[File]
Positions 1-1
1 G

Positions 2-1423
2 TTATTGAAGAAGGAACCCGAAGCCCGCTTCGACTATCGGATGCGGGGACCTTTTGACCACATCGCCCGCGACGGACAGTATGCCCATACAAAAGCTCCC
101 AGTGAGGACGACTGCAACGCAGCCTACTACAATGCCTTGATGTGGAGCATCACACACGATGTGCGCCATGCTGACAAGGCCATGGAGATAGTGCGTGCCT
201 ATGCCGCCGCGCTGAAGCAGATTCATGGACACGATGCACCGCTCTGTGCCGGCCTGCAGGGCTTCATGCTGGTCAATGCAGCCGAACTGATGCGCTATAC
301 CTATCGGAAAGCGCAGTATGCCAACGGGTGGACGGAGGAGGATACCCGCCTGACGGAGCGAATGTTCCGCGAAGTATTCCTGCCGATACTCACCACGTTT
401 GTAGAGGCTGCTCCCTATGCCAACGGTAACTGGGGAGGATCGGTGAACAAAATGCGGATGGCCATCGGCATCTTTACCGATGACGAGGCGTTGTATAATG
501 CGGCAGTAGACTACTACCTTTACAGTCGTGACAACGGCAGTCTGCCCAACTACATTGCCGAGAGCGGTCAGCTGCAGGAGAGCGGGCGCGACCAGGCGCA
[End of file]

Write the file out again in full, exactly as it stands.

Positions 1-1
1 G

Positions 2-1423
2 TTATTGAAGAAGGAACCCGAAGCCCGCTTCGACTATCGGATGCGGGGACCTTTTGACCACATCGCCCGCGACGGACAGTATGCCCATACAAAAGCTCCC
101 AGTGAGGACGACTGCAACGCAGCCTACTACAATGCCTTGATGTGGAGCATCACACACGATGTGCGCCATGCTGACAAGGCCATGGAGATAGTGCGTGCCT
201 ATGCCGCCGCGCTGAAGCAGATTCATGGACACGATGCACCGCTCTGTGCCGGCCTGCAGGGCTTCATGCTGGTCAATGCAGCCGAACTGATGCGCTATAC
301 CTATCGGAAAGCGCAGTATGCCAACGGGTGGACGGAGGAGGATACCCGCCTGACGGAGCGAATGTTCCGCGAAGTATTCCTGCCGATACTCACCACGTTT
401 GTAGAGGCTGCTCCCTATGCCAACGGTAACTGGGGAGGATCGGTGAACAAAATGCGGATGGCCATCGGCATCTTTACCGATGACGAGGCGTTGTATAATG
501 CGGCAGTAGACTACTACCTTTACAGTCGTGACAACGGCAGTCTGCCCAACTACATTGCCGAGAGCGGTCAGCTGCAGGAGAGCGGGCGCGACCAGGCGCA